The last GR problem displays a deep correlation between the Riemann Tensor, i.e. the Curvature of a Riemannian manifold and the change of a vector field if it is parallel transported around a loop.

The stuff is easy to picture. Take a tangent vector moving around a loop in flat space. When you arrive at the starting point it will still point in the same direction . To change direction something needs to happen along the route. Thats curvature.

Imagine the vector as a ship. A strange ship because it has no rudder… you should not be able to change direction “by hand”. Now you start sailing around the globe. The globe can be seen as a curved manifold ()-all land flooded. Consider 2 different ways.

First, simply sail around the equator (say starting at Somalia, heading for Indonesia). When you arrive at the start you still see the coastline of Indonesia (if it wasnt´ submerged ). That should not be surprising, because what you essentially did was sailing around a flat manifold, the equator ().

Now lets start at Somalia again. This time heading for the north pole. We sail till we ve circled half of the globe. We are now at the equator , but at the opposite side of the earth (somewhere in the pacific ocean ). We close the loop by sailing back along the equator. Our strange ship doesn´t allow us to turn around and so, when we arrive at Somalia, we look at the south pole. A 180 degree rotation.

Different ways would have yield different rotations :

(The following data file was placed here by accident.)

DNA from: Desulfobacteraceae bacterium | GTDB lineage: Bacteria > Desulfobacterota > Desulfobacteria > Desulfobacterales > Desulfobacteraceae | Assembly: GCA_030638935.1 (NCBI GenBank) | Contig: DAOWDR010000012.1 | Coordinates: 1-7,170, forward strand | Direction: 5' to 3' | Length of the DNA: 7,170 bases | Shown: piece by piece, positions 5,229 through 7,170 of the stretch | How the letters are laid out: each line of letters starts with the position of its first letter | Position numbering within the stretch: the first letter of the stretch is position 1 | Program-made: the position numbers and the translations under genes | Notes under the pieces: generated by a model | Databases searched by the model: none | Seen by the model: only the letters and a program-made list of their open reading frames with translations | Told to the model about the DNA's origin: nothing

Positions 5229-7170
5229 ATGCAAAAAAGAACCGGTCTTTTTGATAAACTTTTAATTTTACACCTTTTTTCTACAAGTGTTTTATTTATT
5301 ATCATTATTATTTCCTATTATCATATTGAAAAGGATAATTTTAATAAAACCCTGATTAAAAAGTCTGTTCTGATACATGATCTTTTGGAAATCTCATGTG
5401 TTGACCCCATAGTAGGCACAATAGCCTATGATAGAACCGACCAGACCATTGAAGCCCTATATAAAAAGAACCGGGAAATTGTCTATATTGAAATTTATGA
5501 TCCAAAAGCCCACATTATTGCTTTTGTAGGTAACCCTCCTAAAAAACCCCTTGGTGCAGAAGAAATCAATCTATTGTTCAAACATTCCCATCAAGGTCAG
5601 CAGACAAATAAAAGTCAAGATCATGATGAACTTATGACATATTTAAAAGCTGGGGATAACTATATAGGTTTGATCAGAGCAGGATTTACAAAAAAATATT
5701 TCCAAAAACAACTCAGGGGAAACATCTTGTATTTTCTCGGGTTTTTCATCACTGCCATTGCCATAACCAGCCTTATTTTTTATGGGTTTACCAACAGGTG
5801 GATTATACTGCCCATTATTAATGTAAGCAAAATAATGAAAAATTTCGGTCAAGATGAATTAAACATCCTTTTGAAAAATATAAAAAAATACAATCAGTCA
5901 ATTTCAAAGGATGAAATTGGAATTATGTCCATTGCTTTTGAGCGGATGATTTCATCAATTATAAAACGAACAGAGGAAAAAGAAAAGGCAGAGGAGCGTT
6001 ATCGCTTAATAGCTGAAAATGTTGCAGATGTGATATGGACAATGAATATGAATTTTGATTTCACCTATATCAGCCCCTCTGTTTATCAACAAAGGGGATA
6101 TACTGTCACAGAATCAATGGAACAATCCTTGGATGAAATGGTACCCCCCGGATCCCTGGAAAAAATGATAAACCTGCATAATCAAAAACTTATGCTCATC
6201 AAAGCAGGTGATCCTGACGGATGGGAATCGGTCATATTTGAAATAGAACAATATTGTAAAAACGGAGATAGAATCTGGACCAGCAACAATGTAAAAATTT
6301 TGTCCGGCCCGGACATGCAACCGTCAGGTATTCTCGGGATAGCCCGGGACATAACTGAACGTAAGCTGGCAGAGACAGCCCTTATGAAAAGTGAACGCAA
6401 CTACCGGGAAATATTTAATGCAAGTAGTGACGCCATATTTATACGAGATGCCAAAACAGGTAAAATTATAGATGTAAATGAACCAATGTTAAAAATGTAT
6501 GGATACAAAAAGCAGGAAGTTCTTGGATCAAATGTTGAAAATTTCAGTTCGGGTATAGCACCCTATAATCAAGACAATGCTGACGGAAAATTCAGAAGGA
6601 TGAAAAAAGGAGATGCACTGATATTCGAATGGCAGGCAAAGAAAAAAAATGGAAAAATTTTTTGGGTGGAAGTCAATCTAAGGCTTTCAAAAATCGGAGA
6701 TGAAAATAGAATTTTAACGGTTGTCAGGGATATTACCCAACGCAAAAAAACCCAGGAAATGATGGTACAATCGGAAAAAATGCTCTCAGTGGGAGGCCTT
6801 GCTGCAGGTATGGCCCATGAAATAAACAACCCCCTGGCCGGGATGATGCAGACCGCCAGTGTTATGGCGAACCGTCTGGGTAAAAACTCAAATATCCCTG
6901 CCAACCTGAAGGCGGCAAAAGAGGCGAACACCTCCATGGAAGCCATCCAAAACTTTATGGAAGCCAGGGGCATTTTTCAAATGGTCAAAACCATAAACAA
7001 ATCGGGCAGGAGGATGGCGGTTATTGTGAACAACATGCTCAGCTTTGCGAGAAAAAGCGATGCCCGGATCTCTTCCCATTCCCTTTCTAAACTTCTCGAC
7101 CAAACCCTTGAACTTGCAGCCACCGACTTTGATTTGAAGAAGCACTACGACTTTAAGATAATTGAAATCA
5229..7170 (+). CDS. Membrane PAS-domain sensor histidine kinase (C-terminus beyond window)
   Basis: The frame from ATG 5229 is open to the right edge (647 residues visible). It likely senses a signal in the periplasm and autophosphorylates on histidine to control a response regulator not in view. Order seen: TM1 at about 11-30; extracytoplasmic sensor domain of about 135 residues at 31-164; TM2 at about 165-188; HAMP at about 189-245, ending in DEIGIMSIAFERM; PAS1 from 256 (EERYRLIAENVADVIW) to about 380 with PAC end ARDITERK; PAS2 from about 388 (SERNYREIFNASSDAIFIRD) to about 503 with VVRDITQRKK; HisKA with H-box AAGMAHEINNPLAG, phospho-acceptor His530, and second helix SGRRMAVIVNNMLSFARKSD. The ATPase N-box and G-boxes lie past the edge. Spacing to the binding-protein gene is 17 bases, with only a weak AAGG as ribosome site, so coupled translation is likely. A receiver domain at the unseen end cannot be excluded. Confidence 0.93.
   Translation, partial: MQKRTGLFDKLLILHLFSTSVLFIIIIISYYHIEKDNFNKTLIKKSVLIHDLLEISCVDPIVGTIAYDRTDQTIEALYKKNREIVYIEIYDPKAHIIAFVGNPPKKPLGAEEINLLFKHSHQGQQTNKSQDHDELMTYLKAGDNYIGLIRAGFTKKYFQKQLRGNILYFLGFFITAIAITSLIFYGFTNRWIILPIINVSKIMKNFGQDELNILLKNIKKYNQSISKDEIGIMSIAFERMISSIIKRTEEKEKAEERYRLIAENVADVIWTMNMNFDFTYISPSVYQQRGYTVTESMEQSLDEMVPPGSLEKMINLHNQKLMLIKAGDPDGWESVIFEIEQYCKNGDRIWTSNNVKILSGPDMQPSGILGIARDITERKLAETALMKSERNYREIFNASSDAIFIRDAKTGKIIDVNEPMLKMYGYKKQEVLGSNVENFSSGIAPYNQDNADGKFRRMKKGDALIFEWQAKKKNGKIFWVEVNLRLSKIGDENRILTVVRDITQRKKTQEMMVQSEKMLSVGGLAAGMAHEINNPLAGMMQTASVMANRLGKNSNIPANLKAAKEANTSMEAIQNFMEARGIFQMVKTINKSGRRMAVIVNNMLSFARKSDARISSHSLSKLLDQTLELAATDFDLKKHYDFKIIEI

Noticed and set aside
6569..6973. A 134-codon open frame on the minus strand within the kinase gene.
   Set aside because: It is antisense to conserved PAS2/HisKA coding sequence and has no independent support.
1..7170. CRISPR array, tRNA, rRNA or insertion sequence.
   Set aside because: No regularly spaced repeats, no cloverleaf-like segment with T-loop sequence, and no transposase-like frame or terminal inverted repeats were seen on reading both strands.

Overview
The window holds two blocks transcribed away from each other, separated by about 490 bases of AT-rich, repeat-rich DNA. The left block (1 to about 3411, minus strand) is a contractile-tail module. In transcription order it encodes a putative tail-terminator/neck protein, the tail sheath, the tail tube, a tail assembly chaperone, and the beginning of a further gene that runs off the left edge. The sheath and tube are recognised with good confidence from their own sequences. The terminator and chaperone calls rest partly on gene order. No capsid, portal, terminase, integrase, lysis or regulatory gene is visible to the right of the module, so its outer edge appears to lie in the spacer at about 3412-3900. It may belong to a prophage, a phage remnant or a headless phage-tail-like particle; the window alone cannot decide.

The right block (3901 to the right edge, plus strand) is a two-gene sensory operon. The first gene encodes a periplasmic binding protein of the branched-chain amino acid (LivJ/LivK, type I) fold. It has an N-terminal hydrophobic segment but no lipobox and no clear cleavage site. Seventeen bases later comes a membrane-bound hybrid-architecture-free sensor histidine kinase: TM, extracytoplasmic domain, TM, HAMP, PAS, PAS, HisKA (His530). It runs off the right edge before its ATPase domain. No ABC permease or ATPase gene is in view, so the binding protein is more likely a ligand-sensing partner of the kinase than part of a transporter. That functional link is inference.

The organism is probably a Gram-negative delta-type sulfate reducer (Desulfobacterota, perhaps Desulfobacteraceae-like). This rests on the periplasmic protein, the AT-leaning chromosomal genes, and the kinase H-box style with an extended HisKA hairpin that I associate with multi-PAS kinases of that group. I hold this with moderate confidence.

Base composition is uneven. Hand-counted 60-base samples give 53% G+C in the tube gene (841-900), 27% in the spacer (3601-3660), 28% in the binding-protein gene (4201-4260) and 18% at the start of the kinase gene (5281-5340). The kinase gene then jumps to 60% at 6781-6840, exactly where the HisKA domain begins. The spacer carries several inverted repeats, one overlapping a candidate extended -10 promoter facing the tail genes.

Lets chip in some mathematical notation. Take a smooth manifold (connected is improtant here, because we want to close loops). At the starting point choose a tangent vector V. Obviously from the tangent space at that point. After we terminate our journey we obtain a rotated vector V` from the same tangent space. We can map the two vectors into each other by a GL(n) operation . Therefore we have a group operation on the tangent bundle, generated by parallel transport along any closed loop on the manifold. Its called the Holonomy group.

Parallel transporting around an infinitesimal parallelogram complies with taking the covariant derivative along a vector field , after that along another field and reversing the procedure to come back where we started. Lets calculate this in a map:

It follows the statement of the **Ambrose-Singer Theorem**:

“The Lie Algebra of the Holonomy group (at some point p) is generated by the values of the curvature tensor (at that point), as X,Y vary over all possible vector fields (which flows describe closed loops). ”

The stands for the connection.

It is obvious that the Holonomy group of a 1 dimensional manifold is trivial,since . But what can be said about general (semi-)Riemannian manifolds? Parallel transport preserves the metric. Therefore the induced linear transformations on tangent space does it. Hence, the Holonomy group is a subgroup of the isometric transformations. Thats O(n) in the case of a Riemannian manifold. If the manifold is orientable, vector flipping will not occur, so its SO(n) (Take a look at the tangent frame in the gif and you will agree). In the case of GR it becomes the connected component of the Lorentz group SO(p,q).

The classification of holonomy groups was done by Berger and is the subject of another theorem. It also includes complex manifolds like Calabi-Yaus, which are popular candidates if string theorists want to compactify a bunch of extra dimensions.

It should be mentioned that the concept of holonomy plays an important role in geometric gauge theory and is a cornerstone of loop quantum gravity.